ALLEGHENY COUNTY OFFICE OF THE PUBLIC DEFENDER ASSESSMENT

TABLE OF CONTENTS
Page
Executive Sunlmary

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6

1. Introduction..

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2. Background. .... .. .... ... ... ... ..... .... ... .. . .. ... .. .. .. .... ..... ... ...... ....... .. ....

8

3. Current Issues..............

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4. Findings.......

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a.
b.
c.
d.
e.
f.
g.
h.

Organizational Diagnosis
"."....................................
Overall Agency Issues....
Continuances
,..
Reassignments...
Client Contact, Case Consolidation and Conflicts
,...........
Quality of Representation
,
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Training
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Information Technology..........
i. Office Administration
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j. Budget. .,
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... .. .. .
k. Practice Standards. ........................... ............. ...... ........ . ....
5, Strategic Plan: Initial Steps..........................................................

a.
b.
c.
d.
e.

Strengthen Leadership
Facilities
Information Technology
Interdisciplinary Model.
Pretrial. '". ,

6. Conclusion

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INSTITUTE FOR LAw AND POLICY PLANNING (ILPP)

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31
33
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34
34
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7. The Action Plan.... ,...................................................................
8. Appendices

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15
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21
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25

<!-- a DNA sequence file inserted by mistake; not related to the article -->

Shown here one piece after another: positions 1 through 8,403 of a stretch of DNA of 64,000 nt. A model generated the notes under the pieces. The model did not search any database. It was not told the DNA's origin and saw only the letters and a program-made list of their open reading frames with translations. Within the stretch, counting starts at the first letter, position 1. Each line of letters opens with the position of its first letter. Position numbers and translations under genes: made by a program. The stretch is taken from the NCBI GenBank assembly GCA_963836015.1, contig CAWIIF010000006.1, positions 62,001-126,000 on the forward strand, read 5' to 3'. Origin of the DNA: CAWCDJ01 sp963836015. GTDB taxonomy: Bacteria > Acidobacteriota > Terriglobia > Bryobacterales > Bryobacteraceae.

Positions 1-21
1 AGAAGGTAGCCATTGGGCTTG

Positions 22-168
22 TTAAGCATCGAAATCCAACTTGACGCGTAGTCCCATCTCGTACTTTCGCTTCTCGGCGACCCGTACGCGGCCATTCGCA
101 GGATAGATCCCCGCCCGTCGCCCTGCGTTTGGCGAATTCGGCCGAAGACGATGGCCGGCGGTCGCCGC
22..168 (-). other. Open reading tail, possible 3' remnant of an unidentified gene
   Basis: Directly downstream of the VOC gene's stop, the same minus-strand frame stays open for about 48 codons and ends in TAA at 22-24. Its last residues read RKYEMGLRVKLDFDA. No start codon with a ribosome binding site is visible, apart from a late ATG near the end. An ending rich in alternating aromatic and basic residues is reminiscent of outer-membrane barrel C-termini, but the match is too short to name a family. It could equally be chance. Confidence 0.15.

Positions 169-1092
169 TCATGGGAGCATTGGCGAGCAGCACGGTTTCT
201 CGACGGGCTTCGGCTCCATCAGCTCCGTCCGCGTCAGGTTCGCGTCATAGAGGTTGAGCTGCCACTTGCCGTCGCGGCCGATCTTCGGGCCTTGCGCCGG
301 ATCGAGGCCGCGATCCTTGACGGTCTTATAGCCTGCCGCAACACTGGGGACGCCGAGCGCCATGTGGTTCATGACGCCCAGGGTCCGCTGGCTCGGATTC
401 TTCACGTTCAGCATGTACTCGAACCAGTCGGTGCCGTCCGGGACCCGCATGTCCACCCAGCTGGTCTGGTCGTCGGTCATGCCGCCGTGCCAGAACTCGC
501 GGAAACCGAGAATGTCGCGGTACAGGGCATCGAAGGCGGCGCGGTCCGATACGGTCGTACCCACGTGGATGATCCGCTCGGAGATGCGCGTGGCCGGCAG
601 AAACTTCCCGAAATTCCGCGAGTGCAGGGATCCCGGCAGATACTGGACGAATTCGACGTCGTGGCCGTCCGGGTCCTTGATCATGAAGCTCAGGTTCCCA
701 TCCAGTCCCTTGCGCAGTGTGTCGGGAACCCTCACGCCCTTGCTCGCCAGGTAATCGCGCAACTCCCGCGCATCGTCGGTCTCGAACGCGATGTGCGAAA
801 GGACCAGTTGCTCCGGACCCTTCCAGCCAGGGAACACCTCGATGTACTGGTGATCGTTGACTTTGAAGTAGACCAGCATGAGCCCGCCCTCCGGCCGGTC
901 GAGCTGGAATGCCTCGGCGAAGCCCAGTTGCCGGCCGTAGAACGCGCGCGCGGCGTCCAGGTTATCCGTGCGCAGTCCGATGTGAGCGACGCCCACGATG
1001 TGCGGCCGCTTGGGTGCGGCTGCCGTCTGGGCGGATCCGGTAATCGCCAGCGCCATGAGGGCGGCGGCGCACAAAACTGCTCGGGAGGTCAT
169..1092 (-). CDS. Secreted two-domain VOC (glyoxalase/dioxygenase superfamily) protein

27
28

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January 2009 • Page 5

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ALLEGHENY COUNTY OFFICE OF THE PUBLIC DEFENDER ASSESSMENT

Executive Summary
This assessment of the Allegheny Office of the Public Defender demonstrates that the
agency's current program is dysfunctional.

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The OPD lacks administrative direction and especially lacks efficiency. This inefficiency
is partially caused by delay and to the OPD's role in system-wide court case
management problems. Poor administration furthers the problems caused by shortfalls
in space, equipment and technology, a long-standing culture of private practice and
lawyer autonomy, inadequate management supervision and incentives, and an absence
of adequate policies and procedures.
This assessment shows that conditions within the OPD hamper its ability to provide
client representation. A lack of leadership and efficiency also drives excessive client jail
time, costing millions, and wastes staffing resources. Immediate actions must be taken
to break the cycle of delay, end gaps in coverage, reduce inefficiency, lower jail
crowding, and avoid liability.

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ALLEGHENY COUNTY OFFICE OF THE PUBLIC DEFENDER ASSESSMENT

Introduction
In late 2007, the Institute for Law and Policy Planning (ILPP) was asked to review the
operations the Allegheny County Office of the Public Defender (GPD) in response to
concerns expressed by judges and others about high rates of continuances and
operational inefficiencies in the County's criminal defense function. The County's
defense system was itself in litigation until the end of 2004, concerning the adequacy of
constitutionally required representation of indigent defendants in the county's criminal
courts, including claims of lax administration, gaps in representation, inadequate
staffing, hours and attendance of attorneys, coordination with other agencies, and some
claims of high caseloads and/ or inadequate staffing reflected in surges in the use of
conflict counsel.
The work plan for the assessment involved a series of interviews during April 2008 with
key members of the OPD, collection of available data (rather than development of new
data), and interviews with the County Bench and other officials. These efforts were
followed by a day-long workshop including the OPD's management teaU"l and
representatives of various staffing levels, which was aimed at "organizational
diagnosis". This was to be accomplished by the agency's own leadership, followed by a
brief report to the Chief Public Defender, who senres as Director of the GPD.
Because the chief concern expressed by the judges has been the very high rate of
continuances in criminal cases, some data from various and generally inconsistent